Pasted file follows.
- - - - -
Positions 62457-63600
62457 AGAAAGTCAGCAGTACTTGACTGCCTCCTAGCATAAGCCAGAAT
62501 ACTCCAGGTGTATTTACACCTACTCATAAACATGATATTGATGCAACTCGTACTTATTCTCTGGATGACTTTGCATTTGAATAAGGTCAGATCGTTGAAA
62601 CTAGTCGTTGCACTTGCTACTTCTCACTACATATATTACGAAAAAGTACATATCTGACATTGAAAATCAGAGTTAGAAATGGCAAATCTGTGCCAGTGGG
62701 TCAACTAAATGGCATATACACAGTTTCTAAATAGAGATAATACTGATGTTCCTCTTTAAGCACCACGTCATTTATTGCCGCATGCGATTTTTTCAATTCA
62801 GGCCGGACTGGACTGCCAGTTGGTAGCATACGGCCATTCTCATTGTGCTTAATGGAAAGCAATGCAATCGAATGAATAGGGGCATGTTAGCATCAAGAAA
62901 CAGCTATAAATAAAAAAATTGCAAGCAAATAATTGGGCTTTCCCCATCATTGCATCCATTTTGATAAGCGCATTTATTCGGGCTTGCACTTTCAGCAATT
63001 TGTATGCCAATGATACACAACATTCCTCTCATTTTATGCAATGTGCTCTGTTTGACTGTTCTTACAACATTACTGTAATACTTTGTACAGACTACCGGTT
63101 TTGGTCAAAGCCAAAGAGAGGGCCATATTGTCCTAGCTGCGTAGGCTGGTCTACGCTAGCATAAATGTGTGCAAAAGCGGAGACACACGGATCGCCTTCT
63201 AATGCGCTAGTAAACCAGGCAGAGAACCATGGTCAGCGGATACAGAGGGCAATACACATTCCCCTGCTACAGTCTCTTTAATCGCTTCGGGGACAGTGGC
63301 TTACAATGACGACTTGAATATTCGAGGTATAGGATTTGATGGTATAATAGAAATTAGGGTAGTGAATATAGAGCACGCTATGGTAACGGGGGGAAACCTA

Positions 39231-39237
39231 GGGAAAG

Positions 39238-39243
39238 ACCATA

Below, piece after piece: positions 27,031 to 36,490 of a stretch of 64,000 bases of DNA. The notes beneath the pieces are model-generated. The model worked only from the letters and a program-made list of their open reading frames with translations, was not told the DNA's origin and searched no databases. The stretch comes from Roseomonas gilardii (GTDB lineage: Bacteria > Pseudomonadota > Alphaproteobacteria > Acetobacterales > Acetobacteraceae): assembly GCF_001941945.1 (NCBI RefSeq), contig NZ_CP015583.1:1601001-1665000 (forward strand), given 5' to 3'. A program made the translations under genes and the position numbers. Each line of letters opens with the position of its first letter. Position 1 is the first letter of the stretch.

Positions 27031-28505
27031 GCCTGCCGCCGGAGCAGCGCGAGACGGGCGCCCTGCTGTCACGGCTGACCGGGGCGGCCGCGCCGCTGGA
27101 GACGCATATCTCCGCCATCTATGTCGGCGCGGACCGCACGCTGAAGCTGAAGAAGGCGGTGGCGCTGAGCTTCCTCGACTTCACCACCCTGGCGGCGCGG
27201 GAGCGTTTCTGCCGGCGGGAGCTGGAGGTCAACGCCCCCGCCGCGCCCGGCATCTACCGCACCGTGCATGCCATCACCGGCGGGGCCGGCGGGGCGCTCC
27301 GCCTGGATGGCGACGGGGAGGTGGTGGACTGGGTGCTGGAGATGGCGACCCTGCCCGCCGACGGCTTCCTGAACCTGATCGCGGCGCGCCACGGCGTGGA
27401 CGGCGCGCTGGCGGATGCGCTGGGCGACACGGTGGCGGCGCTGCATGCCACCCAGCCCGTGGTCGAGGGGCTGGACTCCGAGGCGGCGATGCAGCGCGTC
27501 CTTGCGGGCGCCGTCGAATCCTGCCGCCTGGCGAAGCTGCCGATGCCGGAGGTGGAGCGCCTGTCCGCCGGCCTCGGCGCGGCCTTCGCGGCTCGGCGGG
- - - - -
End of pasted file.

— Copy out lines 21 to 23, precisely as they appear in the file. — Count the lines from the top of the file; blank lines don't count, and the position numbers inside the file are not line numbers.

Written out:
27301 GCCTGGATGGCGACGGGGAGGTGGTGGACTGGGTGCTGGAGATGGCGACCCTGCCCGCCGACGGCTTCCTGAACCTGATCGCGGCGCGCCACGGCGTGGA
27401 CGGCGCGCTGGCGGATGCGCTGGGCGACACGGTGGCGGCGCTGCATGCCACCCAGCCCGTGGTCGAGGGGCTGGACTCCGAGGCGGCGATGCAGCGCGTC
27501 CTTGCGGGCGCCGTCGAATCCTGCCGCCTGGCGAAGCTGCCGATGCCGGAGGTGGAGCGCCTGTCCGCCGGCCTCGGCGCGGCCTTCGCGGCTCGGCGGG